Reward your dog heavily for good behavior (but be sure to make sure that your dog has no possession issues with food first).
I don’t force my dog to interact with my family or friend’s kids; instead I make my dog lay down next to me and I reward for good behavior.
So if you read that, I reward for squishy face, not dilated pupils or signs of stress or fear or staring (staring is almost never good). I also look at the tail of my dog and reward for happy wagging, not dominant wagging or a tucked tail. For more on reading the Tail tells the Tale, click here.
By associating children with control (yes dogs do like you to be in control and enjoy obedience) and good things your dog learns to not fear children, while learning how to behave around them.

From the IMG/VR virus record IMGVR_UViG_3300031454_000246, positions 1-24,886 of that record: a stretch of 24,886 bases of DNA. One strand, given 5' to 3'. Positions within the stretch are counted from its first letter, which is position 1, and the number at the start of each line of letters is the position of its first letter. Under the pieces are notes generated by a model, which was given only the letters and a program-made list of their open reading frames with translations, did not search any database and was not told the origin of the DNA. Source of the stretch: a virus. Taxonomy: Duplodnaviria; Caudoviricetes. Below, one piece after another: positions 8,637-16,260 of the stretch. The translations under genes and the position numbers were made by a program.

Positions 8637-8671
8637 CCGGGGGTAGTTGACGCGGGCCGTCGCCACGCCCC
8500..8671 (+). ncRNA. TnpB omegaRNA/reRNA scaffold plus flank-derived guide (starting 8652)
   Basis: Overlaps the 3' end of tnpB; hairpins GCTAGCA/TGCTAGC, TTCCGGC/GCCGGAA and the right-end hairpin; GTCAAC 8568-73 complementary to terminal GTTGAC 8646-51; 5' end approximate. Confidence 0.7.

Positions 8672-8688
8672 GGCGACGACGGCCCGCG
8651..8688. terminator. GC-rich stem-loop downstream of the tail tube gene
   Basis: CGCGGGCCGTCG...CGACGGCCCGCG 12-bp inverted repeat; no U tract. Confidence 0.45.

Wouldn’t you like to have your dog lay on your feet or next to you while you have your new infant out?
The more you socialize and teach your dog how to behave the better your dog will handle the situation when your new baby arrives.
Right Before Your Baby Comes Home
Bring a baby blanket home from the hospital so your dog can get used to the smell of your baby without having to get up in your baby’s face. I don’t recommend ever dipping the baby down so the dog can get into his or her face, this is dangerous for a number of reasons and teaches your dog that jumping up and getting into children’s faces is good. Sniffing the baby from a distance and from his/her bottom is more than enough for your dog.
And, make sure someone is spending extra time with your dog. Hire a dog walker, have family take your dog for a long walk so that your dog’s opinion of the baby and all the new smells is not rife with stress.
All the socialization in the world with other people’s kids is nothing like bringing your own baby home full time.
When Your Baby Comes Home
Make sure that your dog is still getting special attention.